The 25-year-old rider revealed in an interview with Cycling News that his offseason change of scenery has helped him find a level of consistency which he says he had been lacking throughout his career to date.
After four years with Dimension Data/NTT Pro Cycling, O’Connor’s move to AG2R came as a shock to many.
However, a 12th place finish at the Paris-Nice and a sixth at the Tour de Romandie has shown the Perth born rider’s decision is already paying off.
I used to be kind of a one-shot wonder. I'd do something amazing and then disappear, so it's nice that things have come together a bit more this season," O’Connor said.
“Maybe it's just that I'm maturing a little bit, or that racing's becoming a bit more habitual and you kind of get into the flow of positioning yourself in the bunch, of managing training and knowing how much to do, and also of reining yourself back in.
"I think this year's seen a bit of a change in terms of my development. I think it's taken a good turn, obviously. The results have been a lot more consistent than they used to be. And I guess the stability of the team really does help a little bit with your forward-thinking too."
Going into Wednesday’s fourth stage, O’Connor is sitting in 25th in the general classification but is only 24 seconds behind race leader Lukas Postlberger.
With a star-studded supporting cast at AG2R including Greg van Avermaet and Oliver Naesen, the Aussie is confident he can finish towards the top of the standings.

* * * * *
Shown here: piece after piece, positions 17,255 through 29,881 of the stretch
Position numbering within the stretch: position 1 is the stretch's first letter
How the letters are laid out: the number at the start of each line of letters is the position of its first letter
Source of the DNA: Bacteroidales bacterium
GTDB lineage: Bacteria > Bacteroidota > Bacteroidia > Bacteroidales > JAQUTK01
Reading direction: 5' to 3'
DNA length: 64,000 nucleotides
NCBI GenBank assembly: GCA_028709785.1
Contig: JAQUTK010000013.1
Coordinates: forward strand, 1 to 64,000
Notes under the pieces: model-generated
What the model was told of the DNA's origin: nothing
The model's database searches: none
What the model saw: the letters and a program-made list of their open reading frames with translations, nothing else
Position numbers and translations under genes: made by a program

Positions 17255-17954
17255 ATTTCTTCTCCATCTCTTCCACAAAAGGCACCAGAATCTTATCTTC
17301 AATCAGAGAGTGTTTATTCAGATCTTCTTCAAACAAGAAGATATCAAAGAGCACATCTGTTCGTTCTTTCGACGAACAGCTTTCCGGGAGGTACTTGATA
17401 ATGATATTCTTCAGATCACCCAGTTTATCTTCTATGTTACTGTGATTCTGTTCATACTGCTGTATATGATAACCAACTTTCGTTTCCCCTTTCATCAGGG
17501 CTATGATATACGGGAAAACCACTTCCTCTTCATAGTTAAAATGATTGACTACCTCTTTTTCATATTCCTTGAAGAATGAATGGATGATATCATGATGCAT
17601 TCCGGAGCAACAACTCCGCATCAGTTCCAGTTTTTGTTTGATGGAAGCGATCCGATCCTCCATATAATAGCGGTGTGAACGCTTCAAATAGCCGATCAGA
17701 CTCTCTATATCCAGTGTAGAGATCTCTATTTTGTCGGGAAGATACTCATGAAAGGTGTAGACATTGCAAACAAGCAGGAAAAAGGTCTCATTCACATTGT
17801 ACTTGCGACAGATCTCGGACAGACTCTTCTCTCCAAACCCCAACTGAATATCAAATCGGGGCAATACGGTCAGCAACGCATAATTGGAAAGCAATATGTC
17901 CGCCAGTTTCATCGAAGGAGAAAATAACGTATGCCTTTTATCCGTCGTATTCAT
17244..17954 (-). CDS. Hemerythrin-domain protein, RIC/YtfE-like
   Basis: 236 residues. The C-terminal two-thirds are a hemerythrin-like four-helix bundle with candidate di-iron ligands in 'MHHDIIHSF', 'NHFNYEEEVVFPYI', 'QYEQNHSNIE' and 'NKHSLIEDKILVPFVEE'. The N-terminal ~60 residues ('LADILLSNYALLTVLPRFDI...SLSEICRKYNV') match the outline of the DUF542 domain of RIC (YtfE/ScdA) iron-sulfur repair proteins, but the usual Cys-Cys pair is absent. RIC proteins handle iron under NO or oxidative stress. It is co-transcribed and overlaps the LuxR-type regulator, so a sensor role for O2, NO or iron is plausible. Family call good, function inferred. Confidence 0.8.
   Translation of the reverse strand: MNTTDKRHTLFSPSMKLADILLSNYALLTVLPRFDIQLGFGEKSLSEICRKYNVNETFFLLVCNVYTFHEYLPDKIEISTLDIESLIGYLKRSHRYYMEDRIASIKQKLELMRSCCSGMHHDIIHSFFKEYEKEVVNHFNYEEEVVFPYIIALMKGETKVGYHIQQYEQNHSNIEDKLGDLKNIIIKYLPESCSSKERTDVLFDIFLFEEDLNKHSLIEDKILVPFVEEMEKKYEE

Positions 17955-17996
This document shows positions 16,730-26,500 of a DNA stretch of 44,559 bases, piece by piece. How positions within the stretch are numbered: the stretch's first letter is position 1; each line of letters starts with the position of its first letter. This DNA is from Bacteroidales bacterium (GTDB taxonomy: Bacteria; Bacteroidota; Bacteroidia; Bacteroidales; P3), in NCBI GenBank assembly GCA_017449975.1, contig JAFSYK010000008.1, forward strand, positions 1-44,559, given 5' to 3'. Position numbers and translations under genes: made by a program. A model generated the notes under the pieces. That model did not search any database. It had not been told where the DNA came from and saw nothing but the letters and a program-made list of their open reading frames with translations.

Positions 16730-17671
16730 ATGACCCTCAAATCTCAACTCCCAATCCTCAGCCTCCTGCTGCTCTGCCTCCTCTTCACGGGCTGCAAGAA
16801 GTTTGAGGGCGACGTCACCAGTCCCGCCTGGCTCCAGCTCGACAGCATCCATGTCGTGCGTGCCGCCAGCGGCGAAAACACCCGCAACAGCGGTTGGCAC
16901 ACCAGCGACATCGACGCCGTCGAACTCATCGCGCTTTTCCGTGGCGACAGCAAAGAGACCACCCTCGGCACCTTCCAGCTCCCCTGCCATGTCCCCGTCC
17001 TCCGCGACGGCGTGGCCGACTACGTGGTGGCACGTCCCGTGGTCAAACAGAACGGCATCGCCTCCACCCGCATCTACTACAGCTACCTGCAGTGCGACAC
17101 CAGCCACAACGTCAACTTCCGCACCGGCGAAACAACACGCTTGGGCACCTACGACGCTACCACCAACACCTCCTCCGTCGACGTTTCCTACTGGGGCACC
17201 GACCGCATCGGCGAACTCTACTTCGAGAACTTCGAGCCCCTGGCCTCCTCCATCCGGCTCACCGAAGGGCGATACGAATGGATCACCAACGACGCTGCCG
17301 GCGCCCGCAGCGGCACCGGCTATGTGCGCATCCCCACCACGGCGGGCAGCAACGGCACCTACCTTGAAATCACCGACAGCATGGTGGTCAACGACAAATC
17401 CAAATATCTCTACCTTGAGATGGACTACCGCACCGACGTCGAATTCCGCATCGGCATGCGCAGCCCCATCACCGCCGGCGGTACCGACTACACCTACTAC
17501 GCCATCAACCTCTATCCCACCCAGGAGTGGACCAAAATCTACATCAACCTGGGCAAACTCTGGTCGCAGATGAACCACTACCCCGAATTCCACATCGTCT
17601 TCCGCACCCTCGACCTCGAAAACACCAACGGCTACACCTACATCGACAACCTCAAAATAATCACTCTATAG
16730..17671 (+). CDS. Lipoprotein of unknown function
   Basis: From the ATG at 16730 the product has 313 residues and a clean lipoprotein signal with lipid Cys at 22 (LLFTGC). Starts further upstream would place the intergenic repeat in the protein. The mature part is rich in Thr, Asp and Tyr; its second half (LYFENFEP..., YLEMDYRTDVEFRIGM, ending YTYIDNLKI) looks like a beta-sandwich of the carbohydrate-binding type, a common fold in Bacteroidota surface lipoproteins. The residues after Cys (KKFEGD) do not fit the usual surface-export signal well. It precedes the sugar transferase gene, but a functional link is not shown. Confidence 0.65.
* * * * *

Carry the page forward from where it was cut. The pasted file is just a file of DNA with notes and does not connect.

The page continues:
"Another top 10 here is the goal. The sun's out and the heat can always take a toll on you sometimes in the first few days you're exposed to it again, but there's no reason why I can't make the top 10, especially with La Plagne as the penultimate stage finish," he said.
"It's a big climb and I always do well on the big, big climbs. It should be exciting."
O’Connor also revealed he will make his Tour de France debut later this month and says he hopes a strong Dauphine performance will set him up for success at La Grande Boucle.
"Obviously, the official team isn't out yet, but it's nice to know that you're going to be going there and that you have a commitment from the team, especially with a French team. So I'm proud of that and hope to make the start line. Then I'll try to do what I've been doing for all the races this year," he said.
"Obviously, it's the biggest race in the world. I've never done it before, but I know that the stress will be at another level, especially on the first couple of days in Brittany. I just figure if things don't work out as you hope, you can always go for a stage win."